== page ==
Prep -- Preparing for the lesson
Steps -- Conducting the lesson
The teacher will need to do the following before beginning this lesson.
View the video BERGA: SOLDIERS OF ANOTHER WAR.
Review the online materials from the Web sites bookmarked below. If necessary, print out and photocopy student copies of the online material.
- BERGA: SOLDIERS OF ANOTHER WAR
- Modem: 56.6 Kbps or faster.
- Browser: Netscape Navigator 4.0 or above or Internet Explorer 4.0 or above.
- Personal computer (Pentium II 350 MHz or Celeron 600 MHz) running Windows¨ 95 or higher and at least 32 MB of RAM. Macintosh computer: System 8.1 or above and at least 32 MB of RAM.
TIP: Prior to teaching, bookmark all of the Web sites used in the lesson and create a word processing document listing all the links. Preview all Web sites and videos before presenting them to your class.
Berga: Soldiers of Another War
This companion Web site to the documentary film features in-depth profiles of Berga survivors, maps, timelines, and other interactive features and resources that bring the Berga story to life.
Berga (Jewish Virtual Library, American-Israel Cooperative Enterprise)
A collections of articles, interviews and photographs relating to the Berga prison camp.
Speech and Silence: Poetry and the Holocaust (United States Holocaust Memorial Museum
Audio files of the April 9, 2000 program, including speeches and poetry. The site also includes an annotated bibliography on Holocaust poetry.
(one-half a class period)
1. The political philosopher Theodor Adorno, who fled Nazi Germany during the 1930s, later remarked that "to write poetry after the Holocaust is barbaric." Write Adorno's quotation on the blackboard and discuss with your students.
- What do you think Adorno meant by this statement? Do you agree with him?
- How might telling stories or writing poetry about the Holocaust be seen as empowering?
- What special problems or considerations arise when writing about or representing the Holocaust?
(one class period)
1. Have your students view BERGA: SOLDIERS OF ANOTHER WAR. Before beginning, distribute copies of the Viewing Questions [link to organizer] (also listed below.) Students should be encouraged to consider these questions and take careful notes as they view the documentary.
2. Divide your students into groups of five. Have each group compare their personal notes and organize their individual responses into group responses. Allow 15 minutes for this activity. Each group should elect a student to present the group's findings to the entire class.
- How might you divide Guggenheim's documentary into specific sections? (i.e., "Taken as prisoners of war"; "Stalag IX-B"; "Berga"; "Forced March"; "Afterwards")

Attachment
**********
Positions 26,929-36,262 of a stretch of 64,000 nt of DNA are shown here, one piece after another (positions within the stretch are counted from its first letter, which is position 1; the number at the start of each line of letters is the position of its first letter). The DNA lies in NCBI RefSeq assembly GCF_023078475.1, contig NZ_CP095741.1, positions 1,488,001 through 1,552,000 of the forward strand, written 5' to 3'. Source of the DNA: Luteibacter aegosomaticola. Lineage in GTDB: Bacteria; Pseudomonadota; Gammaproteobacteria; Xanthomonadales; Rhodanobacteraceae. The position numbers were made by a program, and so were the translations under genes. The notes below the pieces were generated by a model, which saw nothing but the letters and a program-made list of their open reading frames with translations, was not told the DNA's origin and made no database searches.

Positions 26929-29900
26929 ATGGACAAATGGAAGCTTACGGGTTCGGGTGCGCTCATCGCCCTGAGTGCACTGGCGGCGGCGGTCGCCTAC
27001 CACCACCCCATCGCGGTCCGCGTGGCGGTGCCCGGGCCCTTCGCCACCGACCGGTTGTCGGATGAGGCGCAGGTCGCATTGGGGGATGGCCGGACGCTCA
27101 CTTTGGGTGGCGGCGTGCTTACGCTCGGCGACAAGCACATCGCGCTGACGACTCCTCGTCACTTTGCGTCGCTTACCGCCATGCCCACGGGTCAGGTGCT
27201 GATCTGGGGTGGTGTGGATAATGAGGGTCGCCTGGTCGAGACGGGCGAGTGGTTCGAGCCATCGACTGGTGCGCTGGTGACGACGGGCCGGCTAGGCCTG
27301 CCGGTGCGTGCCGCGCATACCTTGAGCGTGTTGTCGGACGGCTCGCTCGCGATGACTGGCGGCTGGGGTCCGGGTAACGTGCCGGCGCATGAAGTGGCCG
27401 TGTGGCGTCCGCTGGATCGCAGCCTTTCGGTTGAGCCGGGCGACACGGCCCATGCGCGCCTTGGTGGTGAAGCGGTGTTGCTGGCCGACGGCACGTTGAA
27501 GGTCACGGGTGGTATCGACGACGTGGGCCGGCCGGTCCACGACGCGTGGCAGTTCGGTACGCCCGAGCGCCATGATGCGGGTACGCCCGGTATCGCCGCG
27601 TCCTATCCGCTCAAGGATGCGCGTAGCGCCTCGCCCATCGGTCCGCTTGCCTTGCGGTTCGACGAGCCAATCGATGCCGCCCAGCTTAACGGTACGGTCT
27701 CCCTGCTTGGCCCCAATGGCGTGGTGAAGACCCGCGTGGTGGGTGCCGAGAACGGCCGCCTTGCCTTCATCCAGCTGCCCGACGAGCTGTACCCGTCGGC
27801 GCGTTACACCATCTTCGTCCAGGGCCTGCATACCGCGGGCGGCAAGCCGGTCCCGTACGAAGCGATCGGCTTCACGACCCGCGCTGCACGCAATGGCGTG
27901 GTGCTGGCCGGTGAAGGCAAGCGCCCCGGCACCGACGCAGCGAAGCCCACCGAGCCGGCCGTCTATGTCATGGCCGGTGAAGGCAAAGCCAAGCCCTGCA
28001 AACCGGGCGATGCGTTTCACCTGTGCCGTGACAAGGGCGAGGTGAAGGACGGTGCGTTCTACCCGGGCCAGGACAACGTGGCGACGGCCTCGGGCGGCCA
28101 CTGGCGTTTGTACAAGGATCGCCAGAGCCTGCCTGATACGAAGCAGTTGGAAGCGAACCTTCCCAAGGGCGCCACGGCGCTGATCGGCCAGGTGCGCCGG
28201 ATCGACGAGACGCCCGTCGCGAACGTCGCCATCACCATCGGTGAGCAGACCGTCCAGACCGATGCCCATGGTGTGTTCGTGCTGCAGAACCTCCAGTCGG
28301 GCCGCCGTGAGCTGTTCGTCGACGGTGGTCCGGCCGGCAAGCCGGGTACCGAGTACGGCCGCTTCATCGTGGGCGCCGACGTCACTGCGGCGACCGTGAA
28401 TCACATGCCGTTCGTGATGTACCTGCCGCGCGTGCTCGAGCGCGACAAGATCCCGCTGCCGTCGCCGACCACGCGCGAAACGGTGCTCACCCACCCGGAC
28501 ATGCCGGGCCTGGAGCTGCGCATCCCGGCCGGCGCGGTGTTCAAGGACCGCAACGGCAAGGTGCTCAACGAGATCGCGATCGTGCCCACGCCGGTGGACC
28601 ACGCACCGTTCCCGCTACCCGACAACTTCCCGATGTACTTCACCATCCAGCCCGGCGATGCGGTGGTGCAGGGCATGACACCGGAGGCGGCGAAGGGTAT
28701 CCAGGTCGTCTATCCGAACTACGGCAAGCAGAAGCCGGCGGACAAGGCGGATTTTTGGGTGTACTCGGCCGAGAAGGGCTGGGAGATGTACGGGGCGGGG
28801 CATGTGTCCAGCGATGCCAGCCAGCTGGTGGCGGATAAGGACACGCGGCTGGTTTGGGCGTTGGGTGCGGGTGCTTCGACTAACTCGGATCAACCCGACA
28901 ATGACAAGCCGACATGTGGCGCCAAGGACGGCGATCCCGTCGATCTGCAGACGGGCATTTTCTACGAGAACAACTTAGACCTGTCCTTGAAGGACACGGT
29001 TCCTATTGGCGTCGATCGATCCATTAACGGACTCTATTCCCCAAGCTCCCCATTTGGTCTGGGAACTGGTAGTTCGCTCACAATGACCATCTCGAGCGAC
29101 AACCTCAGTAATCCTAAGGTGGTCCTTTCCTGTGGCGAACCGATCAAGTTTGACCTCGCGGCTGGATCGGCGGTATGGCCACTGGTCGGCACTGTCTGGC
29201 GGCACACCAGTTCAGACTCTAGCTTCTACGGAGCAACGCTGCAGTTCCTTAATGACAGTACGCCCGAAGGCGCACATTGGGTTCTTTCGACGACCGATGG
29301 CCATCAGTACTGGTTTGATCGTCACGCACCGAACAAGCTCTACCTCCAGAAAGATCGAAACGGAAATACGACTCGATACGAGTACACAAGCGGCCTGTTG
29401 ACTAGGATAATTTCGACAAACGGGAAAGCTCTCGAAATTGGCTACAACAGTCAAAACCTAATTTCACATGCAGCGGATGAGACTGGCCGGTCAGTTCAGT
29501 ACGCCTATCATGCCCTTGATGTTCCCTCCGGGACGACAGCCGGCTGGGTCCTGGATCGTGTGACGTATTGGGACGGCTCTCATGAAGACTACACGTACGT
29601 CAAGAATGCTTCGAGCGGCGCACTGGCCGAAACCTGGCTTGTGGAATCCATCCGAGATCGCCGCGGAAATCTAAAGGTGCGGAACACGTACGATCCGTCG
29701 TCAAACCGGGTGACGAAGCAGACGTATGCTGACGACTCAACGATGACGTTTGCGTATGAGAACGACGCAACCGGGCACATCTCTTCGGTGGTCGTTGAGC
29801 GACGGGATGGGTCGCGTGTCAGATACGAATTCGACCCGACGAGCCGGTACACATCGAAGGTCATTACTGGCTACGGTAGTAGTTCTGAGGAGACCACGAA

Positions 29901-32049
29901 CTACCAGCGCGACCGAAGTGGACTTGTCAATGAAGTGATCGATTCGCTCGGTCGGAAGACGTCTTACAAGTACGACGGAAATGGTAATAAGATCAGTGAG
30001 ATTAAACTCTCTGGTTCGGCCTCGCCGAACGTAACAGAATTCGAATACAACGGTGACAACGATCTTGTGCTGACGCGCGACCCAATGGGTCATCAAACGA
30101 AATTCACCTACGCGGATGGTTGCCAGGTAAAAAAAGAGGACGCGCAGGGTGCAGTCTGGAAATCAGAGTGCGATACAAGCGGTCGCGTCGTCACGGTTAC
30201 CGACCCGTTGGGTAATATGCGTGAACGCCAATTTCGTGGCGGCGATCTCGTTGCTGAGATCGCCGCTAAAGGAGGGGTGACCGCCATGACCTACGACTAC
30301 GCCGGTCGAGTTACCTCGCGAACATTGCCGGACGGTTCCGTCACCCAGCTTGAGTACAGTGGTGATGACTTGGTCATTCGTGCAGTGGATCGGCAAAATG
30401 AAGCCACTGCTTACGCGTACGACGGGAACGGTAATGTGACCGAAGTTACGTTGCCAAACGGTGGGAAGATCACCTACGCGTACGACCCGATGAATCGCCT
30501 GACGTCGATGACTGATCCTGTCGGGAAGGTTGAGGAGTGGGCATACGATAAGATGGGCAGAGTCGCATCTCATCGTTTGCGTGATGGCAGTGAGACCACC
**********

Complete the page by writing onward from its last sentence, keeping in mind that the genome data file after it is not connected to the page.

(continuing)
- What sort of details are presented in the story? How do these details make the documentary more powerful?
- Record the specific instances of prejudice which occur in the documentary.
- How is foreshadowing used in the story? In other words, what kinds of incidents are told about to indicate that the POW's circumstances are about to change?
- Note the times in which interviewees speak of feeling ashamed at being captured, feeling guilty for surviving, or feeling disappointed at their behavior. What accounts for these feelings?
- How did the POWs try to instill order and discipline? Why was it important to act as a group? When did it become more important to act as an individual?
- How did individuals attempt to resist or fight back against the Germans?
3. With the entire class, discuss the findings of each group.
(one class period)
1. In-depth profiles and interviews of Berga witnesses and other materials are online on the Berga web site (http://www.pbs.org/wnet/berga/stories/witnesses.html) and in the Jewish Virtual Library, a project of the American-Israel Cooperative Enterprise (see http://www.us-israel.org/jsource/Holocaust/bergatoc1.html). These include:
- Accounts of Berga POW experiences, including Anthony Acevedo, Norman Fellman, Hans Kasten, and many others.
- An interview with Dr. Quentin Cramer, a doctor who treated Berga POWs after liberation.
- An interview with War Crimes Trial Investigator Herschel Auerbach.
- A collection of photographs taken soon after the liberation of American POWs.
2. Download and print out copies of the online Berga materials, enough for 4 or 5 groups to use.
3. Break up your classroom into groups of 4 or 5. Distribute the Berga Response Questions handout. Have them read several of the documents and respond to the questions on the handout (also listed below.)
What new information do these documents provide to better understand the conditions at Berga?
What information is familiar to you from viewing the documentary?
4. Discuss these questions with the entire classroom.
(one class period)
1. The Soviet dictator Joseph Stalin, himself responsible for the deaths of millions of people, once said: "A single death is a tragedy. A million deaths is a statistic." One of the goals of the literature of the Holocaust is to give voice to its millions of victims. As Charles Guggenheim, the writer and director of BERGA: SOLDIERS OF ANOTHER WAR says in the conclusion to the documentary: "These are just a few of the faces in my story. But there are millions of faces, and millions of stories, that have never been told, and deserve to be. We should remember that."
2. Have your students write a poem or a short piece of creative writing, using one of the details that your students noted in their study of the documentary film. Distribute the Berga Culminating Activity handout as a reference for your students as they complete the assignment.
3. Use a space in your classroom to display a selection of these creative works.